Caesars Palace opened for business in 1966 and instantly established the benchmark for Las Vegas luxury resorts. Jay Sarno, an original Vegas entrepreneur borrowed $10 million from the Teamster's pension fund and set about constructing his vision of a resort so spectacular it would like visiting the home of a King.
I signed up for a few games at our local poker room and then waited for a spot to open. Fred saw me, asked to be dealt out, and hustled over to my chair. He had found an on-line ICM calculator on a website and used it for Sit & Go tournaments, he told me, and he had some questions. How did it work? Why didn't his ICM calculator work for more than ten players and five places paid? How could he use it to win tournaments?
While winning poker requires aggression, and betting and raising are the keys to aggressive play at the poker table, successful players always have a wide variety of tools at their disposal. Relying solely on hyper aggressive play can lead to money lost unnecessarily, but tempering a tendency to lean too heavily on betting and raising by calling every now and then can provide a good tactical balance to aggressive play.
Thanks to all of you who answered my question about the four-card flop in my last column. I received comments and suggestions from many readers as well as cardroom executives around the area. Most notably, Mike Shaffer, a lead supervisor at the Rio in Las Vegas, loved the idea of the scramble and reflop of three-fourths of the original bad scenario. He was going to present it to his cardroom manager, Jerome Stone, for possible inclusion into their rule book for both everyday usage and for the 2008 WSOP and beyond.
The War in Iraq and the Game of Poker The world news is replete with stories about the terrible state of affairs in the Middle East, especially in Iraq, and the growing danger of terrorism around the world, largely related to the war in Iraq. Thinking about it, I found myself asking the question:
My daughter "Oklahoma Sarah" Hale won my OK-J Eightieth Birthday Poker Party Tournament at the Venetian last week. OK Sarah defeated some really good and well known poker players!
I said to her, "Honey, write it up in your next column!" She said, "No dad, people will think I brag." I reminded her that we have many sayings in Oklahoma and the one that comes to mind is this, "If it is true it's not bragging."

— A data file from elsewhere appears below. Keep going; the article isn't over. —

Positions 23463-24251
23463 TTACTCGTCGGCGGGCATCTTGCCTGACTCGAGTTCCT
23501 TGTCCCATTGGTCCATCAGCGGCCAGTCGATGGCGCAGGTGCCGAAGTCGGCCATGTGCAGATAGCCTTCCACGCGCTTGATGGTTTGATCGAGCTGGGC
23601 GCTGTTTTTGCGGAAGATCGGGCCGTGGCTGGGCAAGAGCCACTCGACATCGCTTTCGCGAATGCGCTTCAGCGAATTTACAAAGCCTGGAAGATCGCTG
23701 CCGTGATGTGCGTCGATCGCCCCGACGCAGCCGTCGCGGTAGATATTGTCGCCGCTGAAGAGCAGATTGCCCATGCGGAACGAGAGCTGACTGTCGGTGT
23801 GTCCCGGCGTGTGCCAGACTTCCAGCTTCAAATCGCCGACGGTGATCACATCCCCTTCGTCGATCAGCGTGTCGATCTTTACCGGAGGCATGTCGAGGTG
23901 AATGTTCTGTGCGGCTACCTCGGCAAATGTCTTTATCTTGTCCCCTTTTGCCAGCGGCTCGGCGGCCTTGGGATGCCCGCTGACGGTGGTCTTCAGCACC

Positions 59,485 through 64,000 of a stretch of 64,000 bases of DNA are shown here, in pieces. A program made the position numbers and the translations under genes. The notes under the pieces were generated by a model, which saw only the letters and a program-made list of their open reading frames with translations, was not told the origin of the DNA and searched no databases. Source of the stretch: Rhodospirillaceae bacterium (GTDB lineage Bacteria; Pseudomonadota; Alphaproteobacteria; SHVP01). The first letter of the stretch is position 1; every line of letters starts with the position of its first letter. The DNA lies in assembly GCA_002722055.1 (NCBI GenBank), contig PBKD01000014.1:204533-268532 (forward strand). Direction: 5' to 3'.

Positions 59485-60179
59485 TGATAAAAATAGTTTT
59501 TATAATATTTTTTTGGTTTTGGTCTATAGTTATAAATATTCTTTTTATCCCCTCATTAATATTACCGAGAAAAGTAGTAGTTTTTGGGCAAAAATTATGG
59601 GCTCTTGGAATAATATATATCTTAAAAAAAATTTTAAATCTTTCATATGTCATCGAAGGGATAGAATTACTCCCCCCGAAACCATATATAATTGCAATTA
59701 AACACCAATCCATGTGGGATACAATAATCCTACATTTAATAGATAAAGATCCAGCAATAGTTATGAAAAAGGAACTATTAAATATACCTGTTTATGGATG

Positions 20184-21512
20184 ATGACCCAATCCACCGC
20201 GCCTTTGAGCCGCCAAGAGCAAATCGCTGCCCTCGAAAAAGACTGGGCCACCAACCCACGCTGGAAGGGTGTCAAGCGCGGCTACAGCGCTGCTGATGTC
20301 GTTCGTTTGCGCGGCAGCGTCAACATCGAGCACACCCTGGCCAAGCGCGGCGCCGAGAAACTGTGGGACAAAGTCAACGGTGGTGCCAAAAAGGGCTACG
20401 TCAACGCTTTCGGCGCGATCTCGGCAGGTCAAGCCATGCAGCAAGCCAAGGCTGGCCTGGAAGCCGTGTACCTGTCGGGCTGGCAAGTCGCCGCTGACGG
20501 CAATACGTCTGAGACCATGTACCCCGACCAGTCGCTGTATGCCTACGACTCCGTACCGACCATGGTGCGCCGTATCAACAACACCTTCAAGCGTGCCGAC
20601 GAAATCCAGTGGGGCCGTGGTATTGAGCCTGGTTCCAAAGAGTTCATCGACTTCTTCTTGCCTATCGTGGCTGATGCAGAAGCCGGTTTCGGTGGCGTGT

In more than 25 years of reading, reviewing and selling books, I am most impressed with one that is not only a stand-apart work of history, but is also an art in itself. The book is Ulvis Alberts' Poker Face 2-25th Anniversary Edition, a picture book that captures the emotions of people playing America's game as well as the faces. With erudite text by A.
As we grow in the game of poker, it's useful not to expect too much too soon. One way to curb expectation appropriately is to think of ourselves as serving an apprenticeship. There are a few reasons for this.
&Bull; It keeps us rooted in reality. An apprentice knows that he's in the learning phase of his career, and requires nothing of himself beyond learning.
&Bull; It keeps us humble. Today's achievements are meaningless, except as a function of moving us closer to perfect play.
&Bull; It keeps us patient. No sensible apprentice expects to master all the tools of the trade overnight.
I had been spending too much time on the road and missed playing online poker. Not just the physical act of playing, but also the entire ritual behind my sessions. It had been almost a full year since I would be blessed with two straight weeks in New York City without having to travel somewhere for work. I finally had regular chunks of unstructured time where I could lurk around the fish-infested waters for several straight hours. When I'm on the east coast, I prefer to play during three specific different times of day. Late afternoon/early evening (4 p.m. to 7 p.m.), prime time (8 p.m.
Check Out the Tuscany and their Low-Priced Tournaments. Three no-limit tournaments a day beginning at 10:00 a.m., again at 7:00 p.m. and the last at 4:00 a.m. Each has an easy-on-the-pocket buy-in of $22 with $10 rebuys. They also offer a weekly free roll, high hand jackpots and if you are unlucky enough to get your aces cracked you'll win $50. For more information see their ad in this issue of Poker Player Newspaper.